Ascorbate in the ocular lens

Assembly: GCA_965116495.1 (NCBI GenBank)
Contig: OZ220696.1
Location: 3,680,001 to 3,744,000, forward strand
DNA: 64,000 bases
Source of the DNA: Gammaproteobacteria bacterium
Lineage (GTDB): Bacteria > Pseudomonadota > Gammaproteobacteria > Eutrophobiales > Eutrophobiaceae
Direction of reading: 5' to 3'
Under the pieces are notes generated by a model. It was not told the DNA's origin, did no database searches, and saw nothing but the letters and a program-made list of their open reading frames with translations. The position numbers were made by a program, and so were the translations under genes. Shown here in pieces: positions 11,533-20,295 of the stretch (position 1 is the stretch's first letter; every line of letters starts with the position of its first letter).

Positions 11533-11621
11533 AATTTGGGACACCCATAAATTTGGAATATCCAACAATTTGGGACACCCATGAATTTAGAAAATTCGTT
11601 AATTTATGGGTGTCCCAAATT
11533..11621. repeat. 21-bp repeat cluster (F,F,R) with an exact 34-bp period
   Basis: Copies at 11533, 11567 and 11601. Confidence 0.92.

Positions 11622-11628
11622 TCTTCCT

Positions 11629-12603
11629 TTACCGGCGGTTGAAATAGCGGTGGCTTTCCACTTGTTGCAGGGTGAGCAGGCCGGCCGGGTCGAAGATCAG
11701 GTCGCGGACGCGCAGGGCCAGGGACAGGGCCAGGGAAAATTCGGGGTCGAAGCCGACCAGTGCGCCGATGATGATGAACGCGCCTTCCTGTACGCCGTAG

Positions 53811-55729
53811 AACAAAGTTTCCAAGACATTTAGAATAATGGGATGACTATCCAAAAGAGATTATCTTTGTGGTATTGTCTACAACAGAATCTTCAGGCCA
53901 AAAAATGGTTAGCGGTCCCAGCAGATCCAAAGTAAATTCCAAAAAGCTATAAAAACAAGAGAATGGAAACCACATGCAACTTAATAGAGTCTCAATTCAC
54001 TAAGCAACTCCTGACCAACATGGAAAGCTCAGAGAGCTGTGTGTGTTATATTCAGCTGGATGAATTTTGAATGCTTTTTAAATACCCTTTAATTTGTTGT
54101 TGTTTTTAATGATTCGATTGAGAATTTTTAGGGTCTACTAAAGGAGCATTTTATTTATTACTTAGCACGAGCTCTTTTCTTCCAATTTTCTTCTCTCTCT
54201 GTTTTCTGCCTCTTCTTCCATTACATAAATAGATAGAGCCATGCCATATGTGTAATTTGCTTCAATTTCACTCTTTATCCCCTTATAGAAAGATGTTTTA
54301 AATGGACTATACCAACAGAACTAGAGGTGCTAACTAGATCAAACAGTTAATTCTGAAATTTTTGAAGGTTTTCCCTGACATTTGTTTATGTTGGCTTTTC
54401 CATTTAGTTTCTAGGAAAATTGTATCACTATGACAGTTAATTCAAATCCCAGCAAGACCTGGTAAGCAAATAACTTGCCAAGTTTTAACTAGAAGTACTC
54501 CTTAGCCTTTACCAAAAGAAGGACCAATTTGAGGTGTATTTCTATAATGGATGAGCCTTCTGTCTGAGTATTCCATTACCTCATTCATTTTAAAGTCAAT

Sammanfattning: Purpose: First, we intended to establish a method for sample preparation for measurement of ascorbate in whole rat and guinea pig lenses utilizing ultrafiltration and high performance liquid chromatography with ultraviolet radiation detection. Then, we aimed to investigate whether, in the albino rat, lens ascorbate concentration depends on solid dietary intake. Finally, we investigated if, in the pigmented guinea pig, lens ascorbate concentration may be elevated with drinking water supplementation. Background: Ascorbate is an important dietary antioxidant. Ascorbate is an essential nutrient in the human and guinea pig, while the rat is capable of synthesizing ascorbate. In vitro and in vivo studies have demonstrated the protective effect of ascorbate against cataract development in the rat and guinea pig lens. Methods: Albino Sprague Dawley rats were kept on solid diet supplemented with known amount of ascorbate for four weeks. In a second experiment, pigmented guinea pigs were kept on regular chow containing essential amount of ascorbate and drinking water supplemented with known amount of ascorbate. The animals were then sacrificed, the lenses extracted and homogenized in metaphosphoric acid. Ascorbate and other low molecular weight compounds were isolated with ultrafiltration and ascorbate was quantified with subsequent high performance liquid chromatography (HPLC) with ultraviolet radiation (UVR) detection at 254 nm. The UVR spectra for ascorbate and dehydroascorbate imply that 96% of the signal at 254 rim is ascorbate. Results: We found that external and internal calibration provided similar results. Both methods had a linear absorbance response in the range used. All rat lenses were devoid of cataract. The baseline lens ascorbate content for rats receiving no ascorbate in the diet was significantly greater than zero. Lens ascorbate concentration increased linearly with dietary ascorbate intake with a statistically significant increase rate. All guinea pig lenses were devoid of cataract. All lenses contained a detectable concentration of ascorbate. Lens ascorbate concentration increased exponentially declining with drinking water supplementation concentration, up to a saturation level. Conclusions: The method utilizing ultrafiltration and high performance liquid chromatography with ultraviolet radiation detection for measurement of whole lens ascorbate content in the rat and guinea pig lens is applicable. In the rat, lens ascorbate concentration linearly increases with solid dietary ascorbate intake without cataract development. In the guinea pig, lens ascorbate concentration increases exponentially declining to a saturation level with increasing drinking water ascorbate supplementation without cataract development.
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